The Ability to Say Fuck It

The best thing about writing a first draft is the ability to say fuck it.

It took me a while to get here because like so many aspiring writers, we all want to believe our first draft is magic. It’s not. No one’s is. Not mine. Not yours. Not Henry David Thoreau’s. The first draft is usually shitty, because you’re only telling the story to know what it’s about. Whether you’re a plotter or a panster (woop!), you can have the entire thing or nothing in your head when you sit down to write, but it’s going to be the first attempt, which means you’re not going to get it right. Not the entire thing, not the dialogue, not the grammar, not the secondary story lines. It’s the first draft which means stuff is going to change; it’s going to get better.

Now that I’ve crossed the bridge to this understanding, it makes writing a first draft *so* much easier, because now I just say fuck it. I’m not hard on myself; I’m proud of myself for committing to the work, even when I get stumped. Even when I know what I’m writing probably won’t make it to the end, it’s getting me through the story to the end. That’s the importance.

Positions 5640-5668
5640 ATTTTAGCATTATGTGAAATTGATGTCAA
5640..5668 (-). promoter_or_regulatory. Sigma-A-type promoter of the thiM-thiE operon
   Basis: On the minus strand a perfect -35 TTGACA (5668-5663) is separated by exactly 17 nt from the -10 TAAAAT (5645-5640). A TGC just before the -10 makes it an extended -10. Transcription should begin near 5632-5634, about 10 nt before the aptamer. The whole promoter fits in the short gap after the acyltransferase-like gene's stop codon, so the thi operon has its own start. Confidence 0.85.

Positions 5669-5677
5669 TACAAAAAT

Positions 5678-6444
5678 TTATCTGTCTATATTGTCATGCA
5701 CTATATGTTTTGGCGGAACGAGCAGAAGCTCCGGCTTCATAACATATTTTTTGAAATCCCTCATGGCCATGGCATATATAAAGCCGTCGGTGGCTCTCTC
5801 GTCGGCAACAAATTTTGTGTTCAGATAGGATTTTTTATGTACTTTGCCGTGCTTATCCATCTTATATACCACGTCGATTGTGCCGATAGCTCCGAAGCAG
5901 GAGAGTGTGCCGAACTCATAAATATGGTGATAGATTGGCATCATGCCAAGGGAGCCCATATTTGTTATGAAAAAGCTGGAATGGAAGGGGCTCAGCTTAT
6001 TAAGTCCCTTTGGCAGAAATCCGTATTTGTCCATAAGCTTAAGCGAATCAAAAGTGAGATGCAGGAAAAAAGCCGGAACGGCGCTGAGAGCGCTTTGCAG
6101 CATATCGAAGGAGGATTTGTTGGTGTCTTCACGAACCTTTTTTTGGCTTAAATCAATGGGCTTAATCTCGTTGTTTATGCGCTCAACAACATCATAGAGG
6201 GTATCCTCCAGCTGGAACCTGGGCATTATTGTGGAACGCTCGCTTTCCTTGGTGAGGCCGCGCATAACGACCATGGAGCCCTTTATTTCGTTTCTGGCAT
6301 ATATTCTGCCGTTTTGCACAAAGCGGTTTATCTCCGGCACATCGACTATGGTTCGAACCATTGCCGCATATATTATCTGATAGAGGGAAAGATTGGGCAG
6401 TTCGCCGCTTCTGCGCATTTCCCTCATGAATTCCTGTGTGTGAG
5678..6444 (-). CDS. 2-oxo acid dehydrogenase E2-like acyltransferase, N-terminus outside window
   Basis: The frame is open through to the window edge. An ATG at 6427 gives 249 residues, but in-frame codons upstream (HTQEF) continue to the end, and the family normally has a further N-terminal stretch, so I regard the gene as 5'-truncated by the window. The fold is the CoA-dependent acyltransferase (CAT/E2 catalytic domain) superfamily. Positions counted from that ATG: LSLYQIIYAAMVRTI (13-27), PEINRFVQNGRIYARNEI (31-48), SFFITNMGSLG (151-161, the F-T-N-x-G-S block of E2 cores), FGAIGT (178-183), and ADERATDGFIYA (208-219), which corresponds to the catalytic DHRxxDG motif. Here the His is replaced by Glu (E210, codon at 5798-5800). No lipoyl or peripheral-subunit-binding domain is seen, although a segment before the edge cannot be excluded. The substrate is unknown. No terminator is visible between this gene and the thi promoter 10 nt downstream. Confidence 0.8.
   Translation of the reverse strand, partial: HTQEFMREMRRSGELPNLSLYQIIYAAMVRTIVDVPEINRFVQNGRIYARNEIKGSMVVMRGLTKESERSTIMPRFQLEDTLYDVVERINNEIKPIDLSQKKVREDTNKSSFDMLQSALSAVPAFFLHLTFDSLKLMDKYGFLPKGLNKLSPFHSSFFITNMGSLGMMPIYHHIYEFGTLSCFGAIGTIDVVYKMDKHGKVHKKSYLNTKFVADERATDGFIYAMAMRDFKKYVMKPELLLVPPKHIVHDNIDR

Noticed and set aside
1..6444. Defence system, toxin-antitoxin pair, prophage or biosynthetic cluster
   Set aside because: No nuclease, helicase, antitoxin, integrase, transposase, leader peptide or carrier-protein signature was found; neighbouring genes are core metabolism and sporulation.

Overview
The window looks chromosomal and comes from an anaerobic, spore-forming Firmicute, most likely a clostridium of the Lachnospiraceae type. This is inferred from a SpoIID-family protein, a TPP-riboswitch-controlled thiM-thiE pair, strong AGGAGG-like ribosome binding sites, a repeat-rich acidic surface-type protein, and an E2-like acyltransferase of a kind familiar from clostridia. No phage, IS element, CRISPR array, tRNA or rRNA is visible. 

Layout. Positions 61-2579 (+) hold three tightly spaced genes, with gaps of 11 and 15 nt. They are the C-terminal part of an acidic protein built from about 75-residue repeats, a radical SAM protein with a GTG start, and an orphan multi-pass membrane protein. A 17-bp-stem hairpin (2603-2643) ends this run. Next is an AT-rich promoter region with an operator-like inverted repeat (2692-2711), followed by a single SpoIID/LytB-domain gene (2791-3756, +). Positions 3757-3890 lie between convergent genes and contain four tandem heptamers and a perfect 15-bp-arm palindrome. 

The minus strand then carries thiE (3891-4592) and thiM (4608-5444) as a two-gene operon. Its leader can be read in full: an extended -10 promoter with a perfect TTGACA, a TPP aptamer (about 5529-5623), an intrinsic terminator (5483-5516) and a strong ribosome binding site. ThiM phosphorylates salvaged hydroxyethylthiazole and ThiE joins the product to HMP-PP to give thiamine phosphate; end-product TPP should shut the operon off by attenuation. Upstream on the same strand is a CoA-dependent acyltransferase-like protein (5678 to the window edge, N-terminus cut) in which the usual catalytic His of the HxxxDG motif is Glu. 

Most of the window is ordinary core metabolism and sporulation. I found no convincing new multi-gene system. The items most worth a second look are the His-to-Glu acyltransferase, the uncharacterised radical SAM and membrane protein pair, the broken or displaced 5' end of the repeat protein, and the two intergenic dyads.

I’m admitting all this because I’m—gasp! —almost done with the first draft of that strange story that fell into my head and that I’ve been writing for over two weeks. I’ve got maybe another few scenes and that’s it. First draft done. And, to be honest, I’m not even sure I’m going to flesh it out. I probably will because the writer in me wants to know more, and a lot of those details are found in the second, third, and fourth drafts. So maybe I’ll write this one for me. Based on the shitty first draft (we all agreed they’re shitty, remember?), this thing isn’t spectacular. There’s nothing super defining about my characters (right now) other than their witty banter and the way they met. And that just won’t do. Because just like every agent and reader wants to know before diving into your book: what makes it special?

At this point… nothing. But that’s what editing is for.

P.S. I do need to get back to RTD, but this may be the break I need to return to that beast with fresh eyes. It took over a year to write that monster (…and I still have the rest of the final scene to write…) but diving right back in wouldn’t do me/my editing eyes any good. I think “new story” is a gift from the writing Gods. And again, even if it never gets published, and is for my eyes alone, it was a lot of fun to write.